London: England must learn to be more streetwise but ward against arrogance, interim manager Gareth Southgate said ahead of Friday's World Cup qualifier against old enemies Scotland at Wembley.
Southgate said the difference between arrogance and confidence had come up during a squad meeting before the game, which is the third assignment of his four-match tenure.
'Arrogance' has become a buzzword for some modern coaches, with Celtic manager Brendan Rodgers and Belgium national coach Roberto Martinez among those to have hailed its importance.
But Southgate said: "I think arrogance suggests you take the opposition for granted, that you can't be hurt or you can't lose. I think that is the difference."
Southgate cited Paul Gascoigne's famous goal against Scotland at Euro 96, when he flicked the ball over Colin Hendry before volleying home, as an example of confidence that had not strayed into arrogance.
"It is great to have huge belief in your ability, which Gascoigne's goal was," he told reporters at England's St George's Park headquarters in Burton-on-Trent on Thursday.
"That is an example of an incredibly creative mind. I don't think he was trying to humiliate a player.
"He was just seeing in his mind, instinctively, a way to get past the player in front of him and finish it. That is a sign of genius."
Southgate has confirmed Wayne Rooney, England's present-day talisman, will return to the starting XI against Scotland.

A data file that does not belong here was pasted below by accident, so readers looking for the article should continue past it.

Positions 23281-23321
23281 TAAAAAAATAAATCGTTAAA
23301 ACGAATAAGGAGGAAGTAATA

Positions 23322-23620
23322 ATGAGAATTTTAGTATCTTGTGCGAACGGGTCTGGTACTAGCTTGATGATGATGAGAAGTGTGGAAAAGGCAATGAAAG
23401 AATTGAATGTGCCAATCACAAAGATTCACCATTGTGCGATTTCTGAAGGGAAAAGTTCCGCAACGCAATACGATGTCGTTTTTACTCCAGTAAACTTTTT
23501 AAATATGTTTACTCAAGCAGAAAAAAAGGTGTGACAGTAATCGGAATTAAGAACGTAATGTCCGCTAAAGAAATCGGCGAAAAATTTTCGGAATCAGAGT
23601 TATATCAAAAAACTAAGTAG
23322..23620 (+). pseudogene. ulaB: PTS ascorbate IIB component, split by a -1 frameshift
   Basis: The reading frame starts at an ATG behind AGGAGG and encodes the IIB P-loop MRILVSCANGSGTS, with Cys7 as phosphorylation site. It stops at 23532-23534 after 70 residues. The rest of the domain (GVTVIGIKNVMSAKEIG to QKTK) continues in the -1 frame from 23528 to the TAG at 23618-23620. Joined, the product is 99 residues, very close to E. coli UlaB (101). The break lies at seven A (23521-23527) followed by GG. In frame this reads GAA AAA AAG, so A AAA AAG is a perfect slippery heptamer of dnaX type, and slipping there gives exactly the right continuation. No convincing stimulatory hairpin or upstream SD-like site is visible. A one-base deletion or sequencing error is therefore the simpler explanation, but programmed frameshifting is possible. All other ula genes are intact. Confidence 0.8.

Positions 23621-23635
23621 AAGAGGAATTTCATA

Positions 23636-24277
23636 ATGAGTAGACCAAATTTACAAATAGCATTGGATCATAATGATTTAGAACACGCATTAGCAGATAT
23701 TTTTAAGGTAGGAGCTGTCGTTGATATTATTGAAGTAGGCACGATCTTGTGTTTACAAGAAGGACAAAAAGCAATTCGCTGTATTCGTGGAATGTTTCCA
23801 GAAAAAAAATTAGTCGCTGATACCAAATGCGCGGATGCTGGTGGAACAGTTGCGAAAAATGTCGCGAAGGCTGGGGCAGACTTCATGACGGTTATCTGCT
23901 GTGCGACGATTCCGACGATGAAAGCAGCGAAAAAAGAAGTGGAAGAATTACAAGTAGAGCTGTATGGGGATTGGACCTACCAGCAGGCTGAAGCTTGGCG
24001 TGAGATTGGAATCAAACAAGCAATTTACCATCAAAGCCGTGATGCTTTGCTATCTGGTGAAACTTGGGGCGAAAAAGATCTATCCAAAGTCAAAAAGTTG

Rooney began last month's 0-0 draw away to Slovenia on the bench, having lost his place at Manchester United, but he has started United's last two games and looks to be finding form.
"Class is permanent, isn't it?" Southgate said.
"We all have moments as players where you have runs of games. Part of being a player is grinding out the difficult moments.
"There are matches and periods where you know you are not at your best. They are the games you have to grind out and play your part for the team.
"Then there are other games where things are happening more naturally. To me he looks like he is just heading into that period. That is great for us."
While Southgate wants to see England's players show humility, he believes they are sometimes guilty of showing a too keenly developed sense of fair play and need to be more "streetwise".
He pointed to an incident during England's 1-0 friendly win over Portugal prior to Euro 2016 when Harry Kane tried to play on despite being kicked in the head by Bruno Alves, who was sent off.
"Harry nearly got decapitated against Portugal and tried to keep going," Southgate said.
"A lot of feedback to me would be: 'It's a joke: you're telling him to go down and get the other player sent off. It's not British.'
"I'd be one of the first to -- at the right moment -- do the right thing. But we are on the pitch. We want to win. So, there is obviously an edge.
"I don't encourage players to cheat. But if somebody fouls us and it is a foul and it should be a yellow card, sometimes you have to make sure that decision is taken.
"I think if a player is kicked and is hurt, just to bounce up and shake hands -- I don't know if that's the rules that the rest of the world are playing by."
He added: "I know that won't be a popular opinion, but I'm in a professional sport, so you've got to be respectful of the laws.
"I don't encourage cheating at all or diving. But there are moments in games when you've got to smell what the right thing is.
"I've been involved in matches like in Saint-Etienne in 1998 (when England lost to Argentina in the World Cup) where some of those things have swung the game.
"Nobody turns around and says: 'Oh well, we did the right thing and what a shame.'"